While committee reviews issue, code isnt enforced, leading to excessive campaign signs

With the May primary election a month away, campaign signs have continued to sprout up throughout Newberg and Yamhill County. But with the Temporary and Portable Sign Ad Hoc Committee currently reviewing the code, City Attorney Truman Stone said there’s been an unusual twist to the story.

“We have direction from the council not to enforce the temporary sign ordinance until that committee completes its work,” Stone said. “The probably unintended consequence is we’ve come into this campaign season with the directive to not enforce temporary sign provisions.”by: GARY ALLEN - Signs of the election season - While these campaign signs appear to legally be placed on private land, many of the signs are being posted in the public right-of-way. In years past, as well, signs have been left up well beyond the limit allowed for by the state.

This has led to numerous signs, of all sizes, being placed in areas they aren’t usually allowed, more signs than permitted, or signs larger than permissible.

“I think there’s some concern from candidates that if they comply with the sign regulation or sign code, but their opponent doesn’t, that they’re being penalized for being a good citizen and following the code,” Stone said. “I think that is part of what raises these issues come campaign time.”

But even when the rules are enforced, they are limited.

“In general we have this thing called the 1st Amendment which constrains the government’s ability to infringe on individual citizens rights, so the government can regulate temporary signs, but not on content,” Stone said. “So we don’t have the ability to distinguish between a political sign and a non-political sign because that’s based on content. So political signs are treated as all other temporary signs.”

The exception to that rule is during campaign season — currently defined by state law as 90 days before an election and 14 days after — when more signs are permitted.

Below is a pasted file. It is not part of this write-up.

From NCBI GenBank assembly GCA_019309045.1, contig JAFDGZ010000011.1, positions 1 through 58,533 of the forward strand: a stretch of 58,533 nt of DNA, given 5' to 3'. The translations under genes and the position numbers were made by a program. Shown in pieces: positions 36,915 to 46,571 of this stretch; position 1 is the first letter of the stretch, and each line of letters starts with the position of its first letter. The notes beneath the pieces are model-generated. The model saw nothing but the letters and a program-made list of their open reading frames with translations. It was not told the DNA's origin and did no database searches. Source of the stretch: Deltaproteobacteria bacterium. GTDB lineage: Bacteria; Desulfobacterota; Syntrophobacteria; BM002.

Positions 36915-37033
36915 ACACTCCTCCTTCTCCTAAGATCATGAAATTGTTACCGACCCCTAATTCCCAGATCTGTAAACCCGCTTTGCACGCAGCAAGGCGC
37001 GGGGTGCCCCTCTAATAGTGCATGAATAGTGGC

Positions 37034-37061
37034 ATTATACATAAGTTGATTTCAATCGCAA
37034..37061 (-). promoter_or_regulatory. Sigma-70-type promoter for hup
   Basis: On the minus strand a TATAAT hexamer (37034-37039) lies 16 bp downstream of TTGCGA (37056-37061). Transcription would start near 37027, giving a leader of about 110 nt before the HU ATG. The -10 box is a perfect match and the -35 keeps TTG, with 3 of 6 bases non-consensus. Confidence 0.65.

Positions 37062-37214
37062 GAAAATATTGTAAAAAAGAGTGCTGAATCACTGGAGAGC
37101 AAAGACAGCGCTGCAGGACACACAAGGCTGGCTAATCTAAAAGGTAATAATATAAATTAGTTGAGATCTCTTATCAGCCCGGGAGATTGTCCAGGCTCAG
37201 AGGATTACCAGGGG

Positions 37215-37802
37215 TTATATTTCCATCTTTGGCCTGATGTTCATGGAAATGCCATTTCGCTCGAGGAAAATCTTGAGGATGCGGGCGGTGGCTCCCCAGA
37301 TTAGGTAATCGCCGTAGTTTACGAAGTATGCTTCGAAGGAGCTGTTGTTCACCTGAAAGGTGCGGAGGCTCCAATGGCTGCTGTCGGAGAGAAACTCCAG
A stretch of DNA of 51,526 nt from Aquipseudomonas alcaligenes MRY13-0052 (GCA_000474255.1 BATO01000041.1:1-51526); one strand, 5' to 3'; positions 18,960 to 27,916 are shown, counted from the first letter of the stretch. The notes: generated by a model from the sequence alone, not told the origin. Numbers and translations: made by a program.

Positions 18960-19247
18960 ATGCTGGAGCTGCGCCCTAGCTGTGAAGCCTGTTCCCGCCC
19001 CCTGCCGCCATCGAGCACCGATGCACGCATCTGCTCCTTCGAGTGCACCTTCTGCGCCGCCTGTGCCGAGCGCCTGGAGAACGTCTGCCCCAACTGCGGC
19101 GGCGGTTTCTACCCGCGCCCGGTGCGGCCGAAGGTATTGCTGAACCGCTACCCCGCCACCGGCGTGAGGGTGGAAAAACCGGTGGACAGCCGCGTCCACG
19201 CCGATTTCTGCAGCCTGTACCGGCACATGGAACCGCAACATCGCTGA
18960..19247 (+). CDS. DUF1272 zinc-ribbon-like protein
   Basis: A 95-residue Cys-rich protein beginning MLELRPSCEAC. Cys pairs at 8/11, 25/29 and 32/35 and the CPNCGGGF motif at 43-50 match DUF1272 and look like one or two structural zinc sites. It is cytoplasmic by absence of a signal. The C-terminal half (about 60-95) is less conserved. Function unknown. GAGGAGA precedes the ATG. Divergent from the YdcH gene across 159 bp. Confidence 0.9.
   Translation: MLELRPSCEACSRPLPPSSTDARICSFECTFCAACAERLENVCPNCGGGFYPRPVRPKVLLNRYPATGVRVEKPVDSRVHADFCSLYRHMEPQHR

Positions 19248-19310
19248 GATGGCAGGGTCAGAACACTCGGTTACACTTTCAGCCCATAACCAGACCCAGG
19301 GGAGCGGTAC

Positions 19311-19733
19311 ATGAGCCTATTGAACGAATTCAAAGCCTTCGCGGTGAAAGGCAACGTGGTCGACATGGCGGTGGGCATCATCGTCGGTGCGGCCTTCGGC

“During this event a lot may contain up to two additional temporary signs not to exceed 12 square feet total area for both signs,” according to the code.

Even this basic regulation brings issues.

“One of the issues the ad hoc committee is looking at is (the code talks) about a ‘lot’ but doesn’t distinguish between a small lot and a large lot,” Stone said. “One of the concerns is a place like Loren Berg or (Newberg) Ford, someplace with large street frontage is allowed the same number of signs as someone with 40 feet of frontage in downtown.”

Stone said the city has been receiving calls from residents concerned with the sign code and the amount of campaign signs displayed in town. Enough so that he said the city decided to draft a statement.

“Under Council’s direction, during the tenure of the Temporary and Portable Sign Ad-Hoc Committee, the City has suspended enforcement of the temporary sign provisions, with some important exceptions. Signs which create traffic hazards, block sight distances, which are on City property or right-of-way without a permit, will be removed,” according to the statement. “The City has also received complaints by citizens concerning door-to-door campaigning. As with signs, political campaigning is a form of free speech. Newberg does have a requirement that persons hanging material on someone’s door or leaving material at a private residence need to securely fasten the material so that it does not become litter due to wind or other weather. If a residence indicates that material is unwanted, such as through a “no solicitation” sign, no materials may be left.”

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